BARUCH, APOCALYPSE OF (Syriac) (abbr. II Bar.), an apocalyptic work ascribed to Jeremiah's scribe Baruch and purportedly containing the visions of Baruch on the eve of and subsequent to the destruction of Jerusalem. The work has been preserved partly in Greek and all of it in Syriac. -Contents Chapters 1–4: In the 25th year of Jeconiah, king of Judah, Baruch is commanded to leave Jerusalem as its hour of destruction has come, and as long as he and his righteous companions are in the city, God is unable to destroy it. Baruch is informed in a vision that the destruction will be temporary, affecting only the earthly Jerusalem, the reflection of the heavenly and eternal Jerusalem. Chapters 5–8: The following day Baruch sees four angels with torches setting fire to the city at its four corners, while a fifth angel descends and stores away the sacred vessels of the Temple until the end of days. Chapters 9–12: After seven days Baruch is commanded to beg Jeremiah to accompany the exiles to Babylonia, but he himself is to remain with the ruined Temple. Baruch laments that Zion is destroyed whereas Babylonia is preserved. Chapters 13–20: Seven days later a mysterious voice informs Baruch that he will survive until the end of days. Chapters 21–30: After Baruch has fasted for seven days, the voice answers his question: "When will the messianic age come?" He is told that it will come in due time, but not before all the souls destined to be born will have been created. Chapters 31–34: Baruch prophesies to the people that the Temple will be rebuilt, destroyed again, and once more rebuilt for all eternity. Chapters 35–41: While Baruch sits on the ruins of the Temple, a vision is revealed to him. He sees a forest planted in a valley and surrounded by mountains. Opposite the forest is a vine, below which flows a spring. Rising to a mighty stream, the spring overturns the forest, leaving only a cedar standing, but it, too, is soon swept away by the waters of the spring. The interpretation of the vision is: The mountains and the forest are four future kingdoms, the forest being the fourth one; the spring represents the messianic age; the vine is the Messiah; and the cedar is the last ruler of the wicked kingdom (Rome). Chapters 42–52: Baruch goes to Hebron and after he fasts there for seven days, he is informed by the voice that the righteous will be resurrected at the end of days and exalted above the angels. Chapters 53–74: In a final vision, which the angel Ramiel explains to him, Baruch sees a cloud rising from the sea and shedding 12 times alternately dark and bright waters. Lightning, flashing above the black cloud, restores the places destroyed by the dark waters. Twelve rivers arise, but submit to the lightning. The interpretation of the vision is as follows: The six dark waters refer to the sins of man (those of Adam, the Egyptians, the Canaanites, Jeroboam, Manasseh,   and the Babylonians), while the six bright waters represent the elect of the nation (Abraham and his progeny; Moses, Aaron, Joshua, and Caleb; David and Solomon; Hezekiah; Josiah; the restoration of Jerusalem in the Second Temple era). The last dark waters refer to the interval between the Second Temple and the advent of the Messiah, a period of causeless hatred and social revolutions, the final flash of lightning being the messianic kingdom. Chapters 75–87: Baruch thanks God for the revelations he has received and writes two letters, one to the ten tribes and the other to the two and a half tribes. Only the contents of the former are given. In this letter, carried by an eagle to the captives in Babylonia, Baruch promises a speedy redemption, if they make full repentance. -The Apocalypse of Baruch and Talmudic Literature There are many parallels between the Apocalypse of Baruch and aggadot in the Talmud and Midrash. According to the aggadah (PR 26:131) God likewise commands Jeremiah to leave Jerusalem on the eve of its destruction (II Bar. 2:1); angels set fire to the city (ibid., chs. 6–8); the priests hand over the keys of the Temple to Heaven (Ta'an. 29a; Lev. R. 19:6; PR ibid.; ARN1 4, 12; II Bar. 10:18); Baruch enters Paradise alive (II Bar. 13:3–4; cf. Sif. Num. 99). There are several other features common to the Apocalypse of Baruch and the aggadah, such as that Manasseh made an idol with five faces (II Bar. 64:3; Sanh. 103b; Deut. R. 2:13 (20); that he was burnt to death by the Assyrians (II Bar. 64:7; PdRK 162); that some sacred articles of the Temple (missing subsequently in the Second Temple) were swallowed up by the earth (II Bar. 6:7–8; Yoma 21b; Num. R. 15:10); that the patriarchs knew the Torah (Yoma 28b); and that Abraham, when eating secular meals, observed the rules of levitical cleanness required for sacred food (BM 87a). There are further parallels between the Apocalypse of Baruch and the aggadah: The Heavenly Jerusalem (the counterpart of the earthly Temple), revealed to Adam (II Bar. 4:3; Sif. Deut. 37) and to Abraham in "the covenant between the pieces" (Gen. R. 44:21; 56:10; II Bar. 4:4); the souls in the "treasury" (II Bar. 30:2; Yev. 62a; Sif. Num. 139; ARN ch. 12; Shab. 152b); and the abundance and fertility that would be in time to come (Ket. 100a–b). The language of many ancient prayers is very similar to that of Baruch (cf. 11:4 "those that sleep in the dust"; 54:13 – which resembles the language in the nishmat prayer). In form and purpose the Apocalypse of Baruch is close to IV ezra , but it is impossible to determine which was composed first. In any event the Apocalypse of Baruch was written shortly after the destruction of the Second Temple (see II Bar. 20:2–4) and before the Bar Kokhba revolt. The Syriac version, which is derived from the Greek translation, was published in 1861 in Latin by A.M. Ceriani (Monumenta sacra et profana, t. 12, I–IV, 73–98), as well as in facsimile (1876–83). The work was undoubtedly written originally in Hebrew (see II Bar. 21:14; see greek apocalypse of baruch ; rest of the words of baruch ). -BIBLIOGRAPHY: F. Rosenthal, Vier apocryphische Buecher aus der Zeit und Schule R. Akibas (1885); Ryssel, in: Kautzsch, Apokryphen und Pseudepigraphen, 2 (1900), 404ff.; M. Kmosko, Patriologia Syriaca, 2 (1907); Schuerer, Gesch, 3 (19094), 305–15; Charles, Apocrypha, 2 (1913), 470–526; Perles, in: REJ, 73 (1921), 182–3; B. Violet, Die Apokalypsen des Esra und des Baruch (1924); P. Riessler, Altjuedisches Schrifttum ausserhalb der Bibel (1928), 55–113; A. Kahana, (ed.), Ha-Sefarim ha-Ḥiẓonim, 1 (1936), 362–407; J. Klausner, Ha-Ra'yon ha-Meshiḥi be-Yisrael (19503); Klausner, Bayit Sheni, 5 (19512), 291–4. (Yehoshua M. Grintz)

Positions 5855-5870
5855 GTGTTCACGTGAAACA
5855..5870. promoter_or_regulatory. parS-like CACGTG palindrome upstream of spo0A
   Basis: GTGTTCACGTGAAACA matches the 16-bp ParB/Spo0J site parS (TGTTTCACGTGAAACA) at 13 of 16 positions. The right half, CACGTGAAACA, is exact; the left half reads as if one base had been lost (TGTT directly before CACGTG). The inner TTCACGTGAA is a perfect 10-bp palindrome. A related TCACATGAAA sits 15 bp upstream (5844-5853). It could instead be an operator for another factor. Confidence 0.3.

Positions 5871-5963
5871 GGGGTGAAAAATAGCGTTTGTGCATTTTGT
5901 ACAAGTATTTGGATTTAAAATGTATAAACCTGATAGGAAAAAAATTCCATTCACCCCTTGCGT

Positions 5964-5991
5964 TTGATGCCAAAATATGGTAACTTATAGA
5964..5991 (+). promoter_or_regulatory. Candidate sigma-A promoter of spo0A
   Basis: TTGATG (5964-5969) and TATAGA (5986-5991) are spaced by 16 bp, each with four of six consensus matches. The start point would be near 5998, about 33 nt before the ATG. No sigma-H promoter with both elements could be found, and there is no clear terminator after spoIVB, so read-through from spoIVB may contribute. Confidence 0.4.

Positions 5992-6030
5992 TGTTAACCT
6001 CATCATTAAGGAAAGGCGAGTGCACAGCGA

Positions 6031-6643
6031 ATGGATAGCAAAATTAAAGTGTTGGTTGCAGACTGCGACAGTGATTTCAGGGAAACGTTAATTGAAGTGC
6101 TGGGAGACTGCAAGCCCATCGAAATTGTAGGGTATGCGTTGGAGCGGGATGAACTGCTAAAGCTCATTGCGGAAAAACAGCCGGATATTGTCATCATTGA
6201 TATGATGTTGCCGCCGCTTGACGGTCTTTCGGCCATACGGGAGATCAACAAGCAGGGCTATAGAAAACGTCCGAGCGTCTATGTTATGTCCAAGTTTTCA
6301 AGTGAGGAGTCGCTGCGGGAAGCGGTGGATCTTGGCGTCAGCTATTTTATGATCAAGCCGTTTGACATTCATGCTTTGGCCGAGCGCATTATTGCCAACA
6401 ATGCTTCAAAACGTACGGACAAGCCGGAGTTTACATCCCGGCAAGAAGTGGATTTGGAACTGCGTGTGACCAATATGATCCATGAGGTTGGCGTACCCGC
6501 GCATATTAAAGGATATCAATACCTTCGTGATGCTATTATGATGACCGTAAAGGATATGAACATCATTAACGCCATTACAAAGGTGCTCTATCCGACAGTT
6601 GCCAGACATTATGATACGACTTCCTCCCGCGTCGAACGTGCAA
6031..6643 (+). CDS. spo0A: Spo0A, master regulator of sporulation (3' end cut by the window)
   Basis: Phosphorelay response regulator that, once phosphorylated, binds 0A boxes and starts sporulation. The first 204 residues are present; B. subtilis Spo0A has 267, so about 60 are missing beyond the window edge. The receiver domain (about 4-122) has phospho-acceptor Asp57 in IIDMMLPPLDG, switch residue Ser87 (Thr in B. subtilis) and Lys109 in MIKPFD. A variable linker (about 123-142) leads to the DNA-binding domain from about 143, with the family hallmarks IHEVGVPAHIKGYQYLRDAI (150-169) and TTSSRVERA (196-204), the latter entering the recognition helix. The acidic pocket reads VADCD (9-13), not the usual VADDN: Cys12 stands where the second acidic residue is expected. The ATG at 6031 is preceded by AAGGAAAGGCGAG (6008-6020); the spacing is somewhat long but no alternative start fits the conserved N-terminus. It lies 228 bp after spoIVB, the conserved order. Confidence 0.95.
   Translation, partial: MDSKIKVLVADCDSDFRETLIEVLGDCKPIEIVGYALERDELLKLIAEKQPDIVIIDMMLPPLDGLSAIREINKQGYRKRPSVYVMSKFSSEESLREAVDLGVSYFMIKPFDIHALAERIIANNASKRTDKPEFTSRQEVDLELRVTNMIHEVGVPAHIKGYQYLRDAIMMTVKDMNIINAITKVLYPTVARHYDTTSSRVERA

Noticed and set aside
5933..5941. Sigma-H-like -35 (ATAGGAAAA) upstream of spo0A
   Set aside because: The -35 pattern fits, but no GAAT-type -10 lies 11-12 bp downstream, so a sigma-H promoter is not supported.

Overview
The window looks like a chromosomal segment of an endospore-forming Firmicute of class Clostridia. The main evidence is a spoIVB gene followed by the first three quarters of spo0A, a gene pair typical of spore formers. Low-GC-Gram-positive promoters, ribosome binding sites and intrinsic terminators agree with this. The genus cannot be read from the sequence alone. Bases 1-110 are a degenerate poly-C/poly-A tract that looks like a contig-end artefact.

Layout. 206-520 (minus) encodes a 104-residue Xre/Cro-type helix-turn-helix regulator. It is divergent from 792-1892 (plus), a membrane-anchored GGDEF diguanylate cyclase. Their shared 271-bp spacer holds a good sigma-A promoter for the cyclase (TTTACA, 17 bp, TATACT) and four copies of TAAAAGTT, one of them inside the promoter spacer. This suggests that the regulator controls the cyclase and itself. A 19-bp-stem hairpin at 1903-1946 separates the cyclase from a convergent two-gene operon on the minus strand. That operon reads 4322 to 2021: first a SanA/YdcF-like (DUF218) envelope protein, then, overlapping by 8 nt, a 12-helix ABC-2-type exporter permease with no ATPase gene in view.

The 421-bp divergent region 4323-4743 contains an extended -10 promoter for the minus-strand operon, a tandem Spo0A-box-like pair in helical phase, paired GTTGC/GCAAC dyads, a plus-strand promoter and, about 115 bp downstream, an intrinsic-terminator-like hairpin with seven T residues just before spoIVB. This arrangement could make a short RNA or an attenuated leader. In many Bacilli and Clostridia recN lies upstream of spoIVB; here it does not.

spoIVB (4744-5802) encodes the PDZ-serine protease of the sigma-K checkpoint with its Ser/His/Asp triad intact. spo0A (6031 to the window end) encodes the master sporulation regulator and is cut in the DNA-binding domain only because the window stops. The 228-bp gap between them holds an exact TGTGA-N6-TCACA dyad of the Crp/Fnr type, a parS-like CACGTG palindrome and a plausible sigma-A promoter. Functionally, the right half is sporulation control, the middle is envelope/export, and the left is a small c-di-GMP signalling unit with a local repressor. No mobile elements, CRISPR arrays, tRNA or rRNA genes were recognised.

Encyclopedia Judaica. 1971.